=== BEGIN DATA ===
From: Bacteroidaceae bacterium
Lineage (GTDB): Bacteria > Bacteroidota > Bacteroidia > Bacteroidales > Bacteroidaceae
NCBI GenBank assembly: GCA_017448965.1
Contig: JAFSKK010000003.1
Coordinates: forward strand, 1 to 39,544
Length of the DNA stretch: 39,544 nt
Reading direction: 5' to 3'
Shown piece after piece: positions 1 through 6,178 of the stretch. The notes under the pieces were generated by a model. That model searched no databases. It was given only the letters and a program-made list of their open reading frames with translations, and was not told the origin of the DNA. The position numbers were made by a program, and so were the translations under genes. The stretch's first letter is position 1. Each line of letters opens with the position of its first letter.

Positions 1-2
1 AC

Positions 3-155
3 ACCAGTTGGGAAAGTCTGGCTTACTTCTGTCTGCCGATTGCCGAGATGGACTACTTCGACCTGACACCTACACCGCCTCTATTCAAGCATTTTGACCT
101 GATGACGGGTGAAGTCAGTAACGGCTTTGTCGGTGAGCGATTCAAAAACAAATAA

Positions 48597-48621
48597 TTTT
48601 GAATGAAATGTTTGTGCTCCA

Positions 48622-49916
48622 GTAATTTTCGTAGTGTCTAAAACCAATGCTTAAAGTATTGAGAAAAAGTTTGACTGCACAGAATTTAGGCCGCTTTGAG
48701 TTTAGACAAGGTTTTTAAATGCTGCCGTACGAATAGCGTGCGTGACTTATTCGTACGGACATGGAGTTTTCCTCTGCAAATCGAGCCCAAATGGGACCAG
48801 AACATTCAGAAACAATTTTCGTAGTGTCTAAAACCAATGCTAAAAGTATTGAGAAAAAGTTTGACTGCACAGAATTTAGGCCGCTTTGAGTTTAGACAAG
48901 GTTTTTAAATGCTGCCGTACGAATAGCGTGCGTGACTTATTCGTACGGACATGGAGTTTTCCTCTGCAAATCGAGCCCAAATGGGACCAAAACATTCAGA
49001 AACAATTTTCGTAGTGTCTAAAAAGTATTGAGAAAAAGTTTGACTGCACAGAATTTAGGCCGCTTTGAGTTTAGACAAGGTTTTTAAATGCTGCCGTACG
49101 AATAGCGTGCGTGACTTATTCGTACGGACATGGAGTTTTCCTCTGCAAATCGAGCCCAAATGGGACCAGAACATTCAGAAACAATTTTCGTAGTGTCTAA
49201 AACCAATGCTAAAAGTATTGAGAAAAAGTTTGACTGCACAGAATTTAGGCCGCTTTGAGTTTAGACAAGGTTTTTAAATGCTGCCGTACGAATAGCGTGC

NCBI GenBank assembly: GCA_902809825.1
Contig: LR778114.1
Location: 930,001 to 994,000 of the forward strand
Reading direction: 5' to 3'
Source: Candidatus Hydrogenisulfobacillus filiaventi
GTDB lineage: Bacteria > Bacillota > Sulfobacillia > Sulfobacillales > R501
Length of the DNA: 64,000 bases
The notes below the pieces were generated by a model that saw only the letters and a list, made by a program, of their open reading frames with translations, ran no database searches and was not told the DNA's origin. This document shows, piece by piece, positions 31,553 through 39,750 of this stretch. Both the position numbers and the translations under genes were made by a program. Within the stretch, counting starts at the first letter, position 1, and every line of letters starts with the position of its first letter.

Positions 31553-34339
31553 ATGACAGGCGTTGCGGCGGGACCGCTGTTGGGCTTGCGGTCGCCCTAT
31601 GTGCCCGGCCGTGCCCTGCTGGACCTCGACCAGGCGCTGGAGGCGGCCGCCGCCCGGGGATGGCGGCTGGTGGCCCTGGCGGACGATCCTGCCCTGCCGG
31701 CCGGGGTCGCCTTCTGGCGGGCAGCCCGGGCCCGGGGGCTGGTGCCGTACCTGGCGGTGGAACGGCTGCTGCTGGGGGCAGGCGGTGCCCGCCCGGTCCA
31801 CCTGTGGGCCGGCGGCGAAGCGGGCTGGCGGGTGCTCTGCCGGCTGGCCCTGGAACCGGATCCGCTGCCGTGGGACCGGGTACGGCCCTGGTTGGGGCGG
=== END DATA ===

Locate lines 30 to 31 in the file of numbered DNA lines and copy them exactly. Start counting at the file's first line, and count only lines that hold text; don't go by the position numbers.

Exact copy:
GTDB lineage: Bacteria > Bacillota > Sulfobacillia > Sulfobacillales > R501
Length of the DNA: 64,000 bases